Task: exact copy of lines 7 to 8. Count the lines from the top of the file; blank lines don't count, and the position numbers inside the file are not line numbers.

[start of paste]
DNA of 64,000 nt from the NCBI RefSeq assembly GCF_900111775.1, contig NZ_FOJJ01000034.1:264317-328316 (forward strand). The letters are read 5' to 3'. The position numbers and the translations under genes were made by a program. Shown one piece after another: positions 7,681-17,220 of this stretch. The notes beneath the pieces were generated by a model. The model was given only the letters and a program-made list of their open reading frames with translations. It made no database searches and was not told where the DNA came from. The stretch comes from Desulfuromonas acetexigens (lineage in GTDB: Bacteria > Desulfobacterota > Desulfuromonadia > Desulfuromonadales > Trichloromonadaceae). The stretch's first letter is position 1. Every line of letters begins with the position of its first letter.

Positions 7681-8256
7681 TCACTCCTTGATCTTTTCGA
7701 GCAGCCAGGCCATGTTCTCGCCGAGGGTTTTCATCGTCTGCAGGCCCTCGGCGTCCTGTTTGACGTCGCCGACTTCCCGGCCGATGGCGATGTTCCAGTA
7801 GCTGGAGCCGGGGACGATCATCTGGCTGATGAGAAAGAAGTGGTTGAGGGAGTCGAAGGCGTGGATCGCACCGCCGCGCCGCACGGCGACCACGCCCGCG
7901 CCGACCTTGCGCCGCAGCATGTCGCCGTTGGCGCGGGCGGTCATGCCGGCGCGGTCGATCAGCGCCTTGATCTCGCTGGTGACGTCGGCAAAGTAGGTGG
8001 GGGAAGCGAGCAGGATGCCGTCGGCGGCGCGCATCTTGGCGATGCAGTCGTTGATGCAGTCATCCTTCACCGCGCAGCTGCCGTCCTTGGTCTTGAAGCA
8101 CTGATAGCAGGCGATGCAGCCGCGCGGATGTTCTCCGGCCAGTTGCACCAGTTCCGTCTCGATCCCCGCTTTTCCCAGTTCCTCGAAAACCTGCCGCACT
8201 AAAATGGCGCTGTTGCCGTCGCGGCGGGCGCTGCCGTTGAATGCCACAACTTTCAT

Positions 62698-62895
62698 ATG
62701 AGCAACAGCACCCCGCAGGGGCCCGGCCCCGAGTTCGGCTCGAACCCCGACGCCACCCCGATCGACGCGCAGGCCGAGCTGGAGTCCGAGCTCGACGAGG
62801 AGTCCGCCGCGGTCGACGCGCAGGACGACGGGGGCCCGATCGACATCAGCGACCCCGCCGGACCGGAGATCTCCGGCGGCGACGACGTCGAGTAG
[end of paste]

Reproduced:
8001 GGGAAGCGAGCAGGATGCCGTCGGCGGCGCGCATCTTGGCGATGCAGTCGTTGATGCAGTCATCCTTCACCGCGCAGCTGCCGTCCTTGGTCTTGAAGCA
8101 CTGATAGCAGGCGATGCAGCCGCGCGGATGTTCTCCGGCCAGTTGCACCAGTTCCGTCTCGATCCCCGCTTTTCCCAGTTCCTCGAAAACCTGCCGCACT